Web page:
We don’t need another Patterson report to do any of this. We have the money already, and the need is obvious. Do that and there would still be change left over to invest in the pre-primary sector.

RETHINKING

The other big proposals in the report for financing transformational education are to follow the World Bank advice and divert money from the tertiary sector to primary and pre-primary uplift. This would involve a reconstruction of the financing models of our universities, as well as rethinking and expanding student loan financing.

Tough, but essential. The truth about ourselves, which we can no longer conceal, is that we have been building an educational superstructure upon weak foundations, the sinking sands of gross economic inequality, deficient families, and inadequate appreciation of how important early development really is.

The education report argues for the necessity of parents to contribute fees for their children, with the essential rider that those who genuinely can’t pay would not be denied quality access.

Look here: Nothing of value is free in life. Not even salvation, which was paid for by the shedding of precious blood! It is always a question of who pays for quality. It should be clear by now that although the State must contribute more, wherever possible, parents must invest heavily in their children’s future.

Most teachers with whom I interact report that large numbers of children come to school to be in a safer place than being home, and to get food. The transformation report finds that the majority of household money support for education goes to provide lunch, snacks and bus fare. Why not reduce absenteeism by offering breakfast and lunch, and a transportation subsidy, for those who school principals certify as being in real need?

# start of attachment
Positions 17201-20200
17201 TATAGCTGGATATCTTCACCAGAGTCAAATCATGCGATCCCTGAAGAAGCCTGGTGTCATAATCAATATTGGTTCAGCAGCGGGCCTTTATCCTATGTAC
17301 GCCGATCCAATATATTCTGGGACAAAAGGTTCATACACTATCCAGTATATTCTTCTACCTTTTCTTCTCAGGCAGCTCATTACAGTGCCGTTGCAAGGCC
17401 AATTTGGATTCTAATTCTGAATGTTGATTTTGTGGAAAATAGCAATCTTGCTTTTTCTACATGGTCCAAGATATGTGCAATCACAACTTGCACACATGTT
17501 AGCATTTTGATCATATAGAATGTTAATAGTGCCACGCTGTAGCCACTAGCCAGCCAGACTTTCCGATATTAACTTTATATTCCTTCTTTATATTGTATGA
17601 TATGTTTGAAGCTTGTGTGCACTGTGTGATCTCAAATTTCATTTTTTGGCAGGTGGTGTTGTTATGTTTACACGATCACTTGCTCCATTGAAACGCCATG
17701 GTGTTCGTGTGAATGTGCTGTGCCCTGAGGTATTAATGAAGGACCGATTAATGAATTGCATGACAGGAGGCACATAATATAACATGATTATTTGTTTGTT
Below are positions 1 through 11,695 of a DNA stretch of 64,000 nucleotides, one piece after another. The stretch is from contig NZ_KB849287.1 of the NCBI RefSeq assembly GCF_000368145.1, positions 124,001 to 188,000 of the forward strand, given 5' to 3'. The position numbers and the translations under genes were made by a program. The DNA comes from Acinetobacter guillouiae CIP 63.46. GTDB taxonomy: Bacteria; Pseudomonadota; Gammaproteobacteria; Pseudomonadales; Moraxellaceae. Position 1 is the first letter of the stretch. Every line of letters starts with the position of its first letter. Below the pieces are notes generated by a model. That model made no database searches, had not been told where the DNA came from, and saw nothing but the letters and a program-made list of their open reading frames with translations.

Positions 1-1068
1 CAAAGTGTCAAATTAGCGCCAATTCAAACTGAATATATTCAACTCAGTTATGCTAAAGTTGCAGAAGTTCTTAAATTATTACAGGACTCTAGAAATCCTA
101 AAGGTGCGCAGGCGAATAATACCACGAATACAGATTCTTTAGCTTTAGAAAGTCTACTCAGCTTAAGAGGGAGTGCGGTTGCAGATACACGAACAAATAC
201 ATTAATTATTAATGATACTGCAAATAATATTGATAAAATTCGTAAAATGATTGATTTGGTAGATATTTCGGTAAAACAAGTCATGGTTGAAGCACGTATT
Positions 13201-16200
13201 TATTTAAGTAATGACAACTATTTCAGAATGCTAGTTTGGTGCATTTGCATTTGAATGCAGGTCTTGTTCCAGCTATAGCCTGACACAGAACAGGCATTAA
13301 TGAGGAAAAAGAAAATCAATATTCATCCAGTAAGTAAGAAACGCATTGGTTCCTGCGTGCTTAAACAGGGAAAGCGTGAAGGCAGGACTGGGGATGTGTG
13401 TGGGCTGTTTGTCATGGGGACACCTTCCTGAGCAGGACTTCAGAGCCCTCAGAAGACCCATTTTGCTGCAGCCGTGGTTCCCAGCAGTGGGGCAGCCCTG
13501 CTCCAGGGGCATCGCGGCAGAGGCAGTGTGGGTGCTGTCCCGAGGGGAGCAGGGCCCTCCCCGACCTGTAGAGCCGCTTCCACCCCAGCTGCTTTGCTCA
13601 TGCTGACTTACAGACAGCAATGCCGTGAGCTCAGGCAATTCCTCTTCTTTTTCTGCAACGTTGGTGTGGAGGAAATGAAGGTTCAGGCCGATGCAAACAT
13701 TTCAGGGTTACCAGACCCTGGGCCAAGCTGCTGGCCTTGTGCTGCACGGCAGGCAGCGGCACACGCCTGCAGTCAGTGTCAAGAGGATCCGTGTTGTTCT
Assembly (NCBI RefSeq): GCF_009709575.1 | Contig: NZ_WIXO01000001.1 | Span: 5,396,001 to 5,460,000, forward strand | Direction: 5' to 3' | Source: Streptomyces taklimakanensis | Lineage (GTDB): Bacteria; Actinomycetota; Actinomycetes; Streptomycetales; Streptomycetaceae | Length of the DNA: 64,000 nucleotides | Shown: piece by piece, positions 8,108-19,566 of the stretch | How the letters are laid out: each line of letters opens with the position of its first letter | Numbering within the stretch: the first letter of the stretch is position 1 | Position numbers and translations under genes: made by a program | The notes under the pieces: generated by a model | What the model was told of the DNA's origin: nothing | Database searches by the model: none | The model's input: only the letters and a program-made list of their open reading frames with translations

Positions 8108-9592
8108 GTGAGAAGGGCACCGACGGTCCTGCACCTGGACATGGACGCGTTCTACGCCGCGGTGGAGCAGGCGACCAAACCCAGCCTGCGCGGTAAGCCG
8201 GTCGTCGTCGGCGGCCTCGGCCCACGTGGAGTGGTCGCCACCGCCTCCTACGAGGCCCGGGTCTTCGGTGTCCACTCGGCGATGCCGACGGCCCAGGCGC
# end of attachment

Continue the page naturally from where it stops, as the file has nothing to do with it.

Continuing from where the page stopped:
I urge you to listen to Patterson himself. “If through greater government coordination and support, economies of scale could be garnered in the provision of more affordable meal options for children at school, households would have significantly more funds available to them to support other aspects of the teaching and learning process. A successful policy would also target health benefits from better organised meals, and the economic benefits to more organised and efficient enterprises within the local farming and agro-processing community... a similar point can be made in respect of transportation expenditure, which consumes between a fifth and a quarter of household expenditure on education.”

Every support must be given to the ministry’s ‘Yard to Yard’ effort to re-engage truants. But ‘come back to school, for what?’ will be the subliminal question in many minds. Many people followed Jesus for the fish and the bread, later to be converted to the way, the truth, and the light. This is where improved school feeding, engaging extracurricular prospects, and a realistic remedial learning and training programme will make the difference. Subsidised extra lessons are an uncertain remedy.

It is time to turn the national security discussion away from supression alone and focus our lazy and terrified minds on forming and rehabilitating the youth, who are at once the main victims and perpetrators of crime and violence.

In sum, there is an integral connection between school and national security.

Rev Ronald G.Thwaites is an attorney-at-law. Send feedback to columns@gleanerjm.com.